Orange Fizz


Letting Marquis Spruill Play in Pinstripe Bowl is The Right Move by Marrone

Update: Saturday, 12:12p. SU released this statement Friday.¬†¬†”Syracuse University football coach Doug Marrone today announced that following a completed assessment of the facts¬†regarding¬†the December incident involving juniors¬†Marquis Spruill¬†and¬†Steven Rene, he has taken team disciplinary action, including that¬†Spruill will not play a significant portion of the upcoming bowl game, and¬†Rene will not play a significant portion of the next game in which is he medically cleared to participate.”

Interesting series of events. Spruill gets into trouble, we assume he won’t be able to play in bowl game. Wednesday Marrone says he will be active for the Pinstripe. He faces some heat from critics who call him a hypocrite. Two days later the school announced he won’t be able to play for a large portion of it. Did Marrone try to play both sides of the fence by still punishing Spruill but allowing him to play? Did he realize he looked inconsistent in the face of criticism and trying to reassert the punitive measures?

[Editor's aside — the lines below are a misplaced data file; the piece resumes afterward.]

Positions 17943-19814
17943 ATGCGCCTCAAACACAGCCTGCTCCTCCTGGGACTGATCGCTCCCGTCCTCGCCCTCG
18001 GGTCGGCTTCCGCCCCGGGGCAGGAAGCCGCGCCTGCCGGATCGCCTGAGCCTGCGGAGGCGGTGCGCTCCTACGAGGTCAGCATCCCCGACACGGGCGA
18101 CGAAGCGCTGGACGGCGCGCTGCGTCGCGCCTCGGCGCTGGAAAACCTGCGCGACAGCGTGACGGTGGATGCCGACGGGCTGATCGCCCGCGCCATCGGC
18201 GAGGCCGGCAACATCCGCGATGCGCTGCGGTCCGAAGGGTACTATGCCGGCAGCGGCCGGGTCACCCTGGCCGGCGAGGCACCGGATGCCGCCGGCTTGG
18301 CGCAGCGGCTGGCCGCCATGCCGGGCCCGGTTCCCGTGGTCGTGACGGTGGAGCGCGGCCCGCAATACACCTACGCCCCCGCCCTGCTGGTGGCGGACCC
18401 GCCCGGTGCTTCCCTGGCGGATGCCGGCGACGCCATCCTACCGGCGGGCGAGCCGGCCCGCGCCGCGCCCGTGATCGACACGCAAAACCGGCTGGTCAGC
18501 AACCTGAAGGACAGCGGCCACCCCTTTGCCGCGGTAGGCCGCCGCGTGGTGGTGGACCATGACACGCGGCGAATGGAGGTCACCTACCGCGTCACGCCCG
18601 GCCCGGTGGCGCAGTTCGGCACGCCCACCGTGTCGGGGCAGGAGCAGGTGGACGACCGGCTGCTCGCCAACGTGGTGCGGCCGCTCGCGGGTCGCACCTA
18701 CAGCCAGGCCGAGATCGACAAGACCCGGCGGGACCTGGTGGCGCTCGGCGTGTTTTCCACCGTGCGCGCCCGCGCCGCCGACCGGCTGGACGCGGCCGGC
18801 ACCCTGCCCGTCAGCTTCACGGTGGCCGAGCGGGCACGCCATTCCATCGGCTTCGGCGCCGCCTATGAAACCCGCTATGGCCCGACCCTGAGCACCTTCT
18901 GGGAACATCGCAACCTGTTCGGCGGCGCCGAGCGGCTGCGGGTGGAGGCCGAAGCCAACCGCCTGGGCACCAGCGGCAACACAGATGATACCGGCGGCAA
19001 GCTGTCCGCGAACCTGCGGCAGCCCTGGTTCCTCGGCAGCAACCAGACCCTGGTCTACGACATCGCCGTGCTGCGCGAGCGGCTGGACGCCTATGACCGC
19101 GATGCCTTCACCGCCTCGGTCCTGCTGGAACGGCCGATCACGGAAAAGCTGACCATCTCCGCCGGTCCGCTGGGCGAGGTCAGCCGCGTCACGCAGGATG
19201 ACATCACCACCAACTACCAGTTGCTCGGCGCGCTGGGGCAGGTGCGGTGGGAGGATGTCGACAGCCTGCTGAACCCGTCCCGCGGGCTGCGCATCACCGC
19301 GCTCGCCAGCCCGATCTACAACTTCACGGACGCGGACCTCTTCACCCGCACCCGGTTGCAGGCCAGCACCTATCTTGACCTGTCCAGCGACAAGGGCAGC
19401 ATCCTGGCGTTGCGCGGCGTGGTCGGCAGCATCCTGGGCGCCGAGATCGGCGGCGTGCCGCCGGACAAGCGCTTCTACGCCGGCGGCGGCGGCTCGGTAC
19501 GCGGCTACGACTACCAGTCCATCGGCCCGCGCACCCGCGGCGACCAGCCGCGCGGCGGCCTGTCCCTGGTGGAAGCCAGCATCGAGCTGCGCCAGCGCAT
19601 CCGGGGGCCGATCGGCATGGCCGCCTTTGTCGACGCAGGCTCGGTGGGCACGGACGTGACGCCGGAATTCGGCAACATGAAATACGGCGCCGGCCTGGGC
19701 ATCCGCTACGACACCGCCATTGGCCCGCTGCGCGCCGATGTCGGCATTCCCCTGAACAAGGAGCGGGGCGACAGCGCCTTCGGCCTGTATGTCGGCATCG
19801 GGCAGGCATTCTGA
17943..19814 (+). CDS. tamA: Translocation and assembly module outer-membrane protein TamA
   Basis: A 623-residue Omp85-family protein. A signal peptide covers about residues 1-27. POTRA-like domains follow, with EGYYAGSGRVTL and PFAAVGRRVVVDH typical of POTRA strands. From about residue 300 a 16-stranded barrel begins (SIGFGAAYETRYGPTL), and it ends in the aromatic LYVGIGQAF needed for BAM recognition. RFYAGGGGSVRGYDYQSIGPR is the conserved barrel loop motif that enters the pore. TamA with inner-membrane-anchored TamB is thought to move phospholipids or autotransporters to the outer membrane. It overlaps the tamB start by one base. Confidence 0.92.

It’s hard to say. In reality, maybe Marrone has been consistent all along. On Wednesday he never said how much Spruill will play, just that he would. And Friday we learn he’ll be active, but only play in a portion of the game. Honestly, it’s all semantics. The main point is that in allowing Spruill to play at all means he’s softened his stance from years past.


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On Wednesday, Doug Marrone hopped on the local ESPN Radio affiliate and said linebacker Marquis Spruill will play in the Pinstripe Bowl.

Spruill and (notoriously terrible punt returner) Steve Rene both found themselves in some trouble earlier in December. The police report filed on December 2nd stated:

“Rene, 21, was booked and lodged for disorderly conduct and resisting arrest. Spruill, 21, was booked and lodged for disorderly conduct and second-degree harassment, according to the reports.”